Thanks to a decision by Bradford council, one of the town's "best kept secrets" will be able to continue its strong work in the community.
At its regular meeting Tuesday, council asked staff to update the use agreement for the Tec-We-Gwill Hall to permit use to the Tec-We-Gwill Women’s Institute one day per week or a total of 52 days per year starting in 2024.
The updated agreement is expected to allow the institute to provide their planned programming as currently booked, which includes: 10 monthly meetings and the annual district meeting, 10 senior lunches, 24 workshop events and three talent concerts.
The 52 days per year would be included in the annual rate the institute pays for the hall, which was $275 in 2023, according to an April report from Mike O’Hare, manager of parks and property. To book any additional days in the hall for any further programs or events, the institute would then be charged the municipal permit fees.
As a result, staff anticipate no impact on the town’s finances, according to a report from Terry Foran, director of community services.
Other options presented by staff included limiting the group's use to just 12 days per year or offering them the option to buy back the hall from the town.
The decision came after a presentation from Liz Moore, president of the Bond Head Women’s Institute and convener with the Tec-We-Gwill Women’s Institute, who highlighted the value the institutes bring to the area.
“Recently we were asked the value of our service, and when we did the math, we realized the number of volunteer hours in a year equated to almost three people — that’s three people — working full time in the community,” she said.
With 50 members and growing, the two institutes include teachers, nurses, social workers, accountants, farmers and bankers.
Moore explained that as a not-for-profit, all of the funds the group raises are donated back into the community and as a result the group works to keep their operating costs as low as possible.
“We are so grateful to all of you here, the mayor and council, thank you so much for your partnership over last seven years. You have provided us a space at the Tec-We-Gwill Hall at a very reasonable price that does not cripple our operating budget,” she said.
Since being founded in 1947, Moore said the institute has focused on four key areas: donations, education, community support and advocacy and inclusion.
The institute has supported charities including:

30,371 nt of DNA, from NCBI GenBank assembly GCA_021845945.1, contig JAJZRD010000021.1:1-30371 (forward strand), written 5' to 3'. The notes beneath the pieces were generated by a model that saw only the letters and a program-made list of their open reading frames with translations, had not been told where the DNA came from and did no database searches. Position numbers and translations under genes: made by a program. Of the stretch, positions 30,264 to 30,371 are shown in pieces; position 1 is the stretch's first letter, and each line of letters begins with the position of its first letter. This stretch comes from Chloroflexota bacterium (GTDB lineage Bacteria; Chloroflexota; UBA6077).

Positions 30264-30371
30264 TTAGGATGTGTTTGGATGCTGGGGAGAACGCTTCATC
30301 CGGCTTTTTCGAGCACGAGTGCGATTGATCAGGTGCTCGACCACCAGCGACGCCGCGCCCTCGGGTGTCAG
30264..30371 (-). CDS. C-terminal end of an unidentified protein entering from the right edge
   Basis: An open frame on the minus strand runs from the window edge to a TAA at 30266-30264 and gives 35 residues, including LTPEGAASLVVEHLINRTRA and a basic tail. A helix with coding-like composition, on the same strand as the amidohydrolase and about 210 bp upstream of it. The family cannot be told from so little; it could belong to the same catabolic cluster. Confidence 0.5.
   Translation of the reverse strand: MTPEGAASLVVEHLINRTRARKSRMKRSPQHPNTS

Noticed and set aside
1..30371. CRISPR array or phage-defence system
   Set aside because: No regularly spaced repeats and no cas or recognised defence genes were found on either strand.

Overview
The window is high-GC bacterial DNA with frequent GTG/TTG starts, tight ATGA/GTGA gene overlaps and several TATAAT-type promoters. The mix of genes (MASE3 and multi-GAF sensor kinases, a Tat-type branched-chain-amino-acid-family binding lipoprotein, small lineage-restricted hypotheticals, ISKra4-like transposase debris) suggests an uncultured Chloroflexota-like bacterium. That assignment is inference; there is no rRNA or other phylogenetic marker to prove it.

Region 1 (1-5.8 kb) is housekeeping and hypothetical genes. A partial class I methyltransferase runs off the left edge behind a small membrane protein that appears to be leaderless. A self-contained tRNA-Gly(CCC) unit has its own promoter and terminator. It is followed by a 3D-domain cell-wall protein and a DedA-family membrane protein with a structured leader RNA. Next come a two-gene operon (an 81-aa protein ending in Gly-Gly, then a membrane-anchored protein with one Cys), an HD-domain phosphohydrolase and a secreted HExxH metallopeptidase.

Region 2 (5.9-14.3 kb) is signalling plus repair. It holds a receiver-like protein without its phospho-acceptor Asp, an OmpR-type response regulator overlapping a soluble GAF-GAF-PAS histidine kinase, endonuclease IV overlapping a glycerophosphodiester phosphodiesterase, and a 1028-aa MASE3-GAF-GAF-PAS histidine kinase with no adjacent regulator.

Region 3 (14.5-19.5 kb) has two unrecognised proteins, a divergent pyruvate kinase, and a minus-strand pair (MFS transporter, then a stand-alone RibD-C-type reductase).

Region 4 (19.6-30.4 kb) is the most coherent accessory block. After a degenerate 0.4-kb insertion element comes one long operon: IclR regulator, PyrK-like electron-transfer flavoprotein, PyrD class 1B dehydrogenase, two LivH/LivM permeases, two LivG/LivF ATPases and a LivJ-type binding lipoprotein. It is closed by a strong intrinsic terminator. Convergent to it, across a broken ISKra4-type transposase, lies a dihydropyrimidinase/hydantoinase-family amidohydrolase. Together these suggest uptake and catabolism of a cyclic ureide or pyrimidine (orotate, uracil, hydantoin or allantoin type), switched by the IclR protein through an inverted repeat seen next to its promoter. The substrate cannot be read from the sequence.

- Bra Bank
- The Loft
- The Clothes Line
- Bears, Books and Blankets
- food banks
- music festivals
The institute has supported educational workshops including:
- South Asian cooking
- A coffee tour
- Canning workshop
The institute has supported community programs including:
- the Christmas Craft Sale
- a community garden
- community lunches
The institute has supported advocacy and inclusion programs including:
- talent shows
- the Omnivore composting initiative
- children’s music events
- hosting South Simcoe Police Services’ Scram to the Scam program
Moore explained the group’s current model of service delivery has a focus on healthy communities and is strengthened by partnerships with local organizations.
“We are a passionate, dedicated group of women. We are striving to make a difference. We have a solid history and foundation of education and support within this community. It is that history that has us committed to the future,” she said.
Members of council had only positive things to say in response to the presentation.
Mayor James Leduc thanked Moore and the group for the presentation, and called it a learning exercise.
“You’re right; you are the best kept secret. ... I knew about you, but I didn’t know that much about your group. ... I really commend all of you,” he said.
Ward 5 Coun. Peter Ferragine echoed the mayor’s sentiment, and agreed that the group provides a lot for the community while being inclusive for others in a way that staff are unable to facilitate.
He was also quick to endorse the approved changes to the use agreement and acknowledged the group is flexible to help allow other groups access to the hall.
Deputy Mayor Raj Sandhu thanked the group both for their presentation and for all their work within the community.
Ward 1 Coun. Cheraldean Duhaney praised the group for their commitment to and accomplishments in the community.
“These services, we need it more than ever. ... It’s good to see that women are stepping forward, as always right, and actually doing things in our community that will benefit not just women, but everyone in our community,” she said.
Ward 4 Coun. Joseph Giordano stressed the importance of strong, caring women, and fought back tears while discussing some of the difficulties his own mother faced.
“She didn’t always have friends that were accessible, but through schools or programs like yours ... it’s important. I understand how women, in general, need to have those safe spaces or those places where they can connect,” he said.
The matter was returning to council after previously being discussed during the regular meeting of council on April 4, where the report from O’Hare showed that in 2019 of the 149 days the hall was booked, only 15 days were reserved by non-Tec-We-Gwill groups, including the historical society, a garden club, the town and other private users.
That report came at the request of Ferragine, and began with residents being upset about not being able to book the days they desired to use the space.
The Tec-We-Gwill Hall is located on Line 10, west of County Road 27, in Newton Robinson.
-- With files from Patrick Bales